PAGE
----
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The relevance of climatological background error statistics for mesoscale data assimilation has been investigated with regard to basic assumptions and also with regard to the ensemble generation techniques that are applied to derive the statistics. It is found that background error statistics derived by simulation through Ensemble Data Assimilation are more realistic than the corresponding statistics derived by downscaling from larger scale ensemble data. In case perturbation of observations is used to inject a spread into the ensemble, and the ensemble is integrated over a few hours only, it was found that the derived structure functions may be contaminated by the geometry of the observing network. The effects of the assumptions of stationarity, homogeneity and isotropy, that are generally applied in the generation of background error statistics, and the implications of the background error covariance model have also been illustrated. Spatial covariances derived under these assumptions were contrasted against spatial covariances obtained by ensemble averaging only, preserving the signals from forecast errors of the day. This indicates that it is likely to be favourable to apply data assimilation with ensemble background error statistics obtained from ensemble averaging, like in ensemble Kalman filters or in hybrids between variational and ensemble data assimilation techniques.

The number of observations for initialization of Numerical Weather Prediction (NWP) models is generally much smaller than the number of model state variables. For this reason,

It was early recognized that ideal BGE statistics needs to be flow dependent since forecast errors have a strong time variability. For most operational NWP systems, however, data assimilation schemes have been based on flow independent BGE statistics, derived by averaging in time. Besides this implicit assumption of stationarity, other simplifying assumptions like horizontal homogeneity and isotropy are also generally applied.

A model for the BGE statistics of limited area forecast models was formulated by Berre (

In this paper, we will investigate the application of the Berre (

Two sets of BGE statistics based on two different time series of short-range ensemble forecasts will be compared in the present study. One time series of ensemble forecasts is obtained by downscaling of a global ECMWF ensemble that was derived through an Ensemble of Data Assimilations (EDA) with different perturbations of observations for each ensemble member. The second time series of ensemble forecasts is a high resolution ensemble derived by EDA for the HARMONIE model. The characteristics of the two sets of ensembles and their suitability for BGE statistics will first be investigated in sections 2–3 and then the derived statistics will be described and compared in sections 4–5. The effects of the assumptions of stationarity, homogeneity and isotropy will be demonstrated and discussed in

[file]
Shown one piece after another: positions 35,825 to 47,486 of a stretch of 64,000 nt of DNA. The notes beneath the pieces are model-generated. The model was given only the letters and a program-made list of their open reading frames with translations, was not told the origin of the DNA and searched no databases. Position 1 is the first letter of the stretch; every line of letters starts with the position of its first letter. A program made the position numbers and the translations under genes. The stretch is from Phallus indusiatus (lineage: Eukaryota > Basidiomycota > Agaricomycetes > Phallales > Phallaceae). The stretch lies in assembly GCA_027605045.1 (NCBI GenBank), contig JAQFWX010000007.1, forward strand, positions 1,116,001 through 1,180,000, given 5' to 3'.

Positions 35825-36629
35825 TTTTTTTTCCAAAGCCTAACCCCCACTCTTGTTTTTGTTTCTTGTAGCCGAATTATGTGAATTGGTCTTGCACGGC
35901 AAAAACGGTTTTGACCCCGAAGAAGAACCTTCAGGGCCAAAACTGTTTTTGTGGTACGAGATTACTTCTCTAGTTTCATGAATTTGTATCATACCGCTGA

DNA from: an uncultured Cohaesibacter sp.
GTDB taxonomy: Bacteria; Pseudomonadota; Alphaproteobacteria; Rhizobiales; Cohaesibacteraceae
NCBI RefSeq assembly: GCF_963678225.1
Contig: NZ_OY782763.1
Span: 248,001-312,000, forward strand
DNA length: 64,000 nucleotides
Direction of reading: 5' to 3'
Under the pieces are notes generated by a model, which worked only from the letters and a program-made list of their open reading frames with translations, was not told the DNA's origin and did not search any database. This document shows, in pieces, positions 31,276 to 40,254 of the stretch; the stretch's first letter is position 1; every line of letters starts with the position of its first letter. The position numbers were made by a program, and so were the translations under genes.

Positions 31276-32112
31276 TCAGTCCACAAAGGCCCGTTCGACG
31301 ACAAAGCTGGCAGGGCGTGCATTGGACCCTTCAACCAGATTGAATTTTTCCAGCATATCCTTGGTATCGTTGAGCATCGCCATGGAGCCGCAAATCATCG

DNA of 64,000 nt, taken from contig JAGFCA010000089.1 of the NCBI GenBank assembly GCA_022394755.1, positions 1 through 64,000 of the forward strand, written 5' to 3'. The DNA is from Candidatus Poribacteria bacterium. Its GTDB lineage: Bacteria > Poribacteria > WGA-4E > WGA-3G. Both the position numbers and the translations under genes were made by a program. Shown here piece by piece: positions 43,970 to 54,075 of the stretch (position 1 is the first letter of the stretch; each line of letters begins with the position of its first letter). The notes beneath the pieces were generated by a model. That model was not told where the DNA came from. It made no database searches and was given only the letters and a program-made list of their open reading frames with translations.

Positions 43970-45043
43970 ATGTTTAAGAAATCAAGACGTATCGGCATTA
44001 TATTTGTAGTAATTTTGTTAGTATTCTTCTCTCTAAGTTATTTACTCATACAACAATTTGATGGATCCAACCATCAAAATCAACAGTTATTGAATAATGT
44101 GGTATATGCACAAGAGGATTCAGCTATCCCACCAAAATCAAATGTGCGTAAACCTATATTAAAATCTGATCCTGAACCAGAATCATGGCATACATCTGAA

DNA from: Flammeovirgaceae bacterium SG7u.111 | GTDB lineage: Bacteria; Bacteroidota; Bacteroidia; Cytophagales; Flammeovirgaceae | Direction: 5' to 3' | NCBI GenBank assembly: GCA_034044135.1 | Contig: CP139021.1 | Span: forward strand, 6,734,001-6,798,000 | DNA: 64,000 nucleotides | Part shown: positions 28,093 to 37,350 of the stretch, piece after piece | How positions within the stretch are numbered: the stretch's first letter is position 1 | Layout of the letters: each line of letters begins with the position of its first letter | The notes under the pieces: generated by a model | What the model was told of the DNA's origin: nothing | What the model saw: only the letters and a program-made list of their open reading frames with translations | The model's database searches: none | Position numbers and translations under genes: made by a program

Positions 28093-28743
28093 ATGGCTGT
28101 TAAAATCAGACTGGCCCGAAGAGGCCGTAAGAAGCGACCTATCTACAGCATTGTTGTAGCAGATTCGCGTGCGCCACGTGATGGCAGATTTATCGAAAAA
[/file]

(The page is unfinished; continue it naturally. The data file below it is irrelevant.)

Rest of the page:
The development of high resolution models with a grid separation of a few km has made it possible to study model spectra ranging from the global scales down to scales resolved by these models (Skamarock et al.,

In case a high-resolution model is initialized with data from a coarser resolution model or data assimilation (“down-scaling experiment”), the model integration will start with no energy in the smallest resolved scales, and during the initial model integration the energy content in these scales will adjust to the larger scale input energies such that the simulated model energy spectra will approach the theoretically predicted spectra. This initial spectral adjustment or spectral spinup process may last for as long as 6–24 hours (Skamarock et al.,

The HARMONIE forecasting model is a limited area spectral model (Bubnova et al.,

We will thus calculate the second order structure function

The structure function

The HARMONIE model was applied for the month of August 2011 at a horizontal resolution of 2.5 km over the domain illustrated in

Model domain for the HARMONIE ensemble experiments (739 × 949 horizontal grid points with a 2.5 km grid resolution).

The first set of HARMONIE ensemble forecasts was generated by a direct downscaling of the ECMWF EDA ensemble forecasts at 06 UTC and 18 UTC. The HARMONIE forecasts were integrated up to +12 h. The second set of HARMONIE ensemble forecasts were generated from initial data obtained by a 3 D-Var data assimilation scheme (Fischer et al.,

As a diagnosis of the spectral characteristics of the two sets of HARMONIE ensemble forecasts, we will show structure functions for the longitudinal component of the wind in the east-west direction calculated in accordance with

Structure functions for the longitudinal component of the wind in the east-weast direction. Horizontal domain average at model level 47 (

We may first notice that the downscaling structure function curves are associated with a strong spinup during the initial 6–12 h of the forecast. This is mainly because the HARMONIE forecast model, in the downscaling experiment, was initialized with ECMWF coarse resolution data. A similar spinup effect was reported by Skamarock et al. (

Structure functions for the longitudinal component of the wind in the east-west direction. Horizontal domain average at model level 47 (

Secondly, we can notice in

Comparing the two sets of structure functions for downscaling and EDA, we may notice that EDA curves have slightly larger values for a mesoscale range of grid separations 50–200 km, see

The model for the BGE statistics in the HARMONIE data assimilation was formulated by Berre (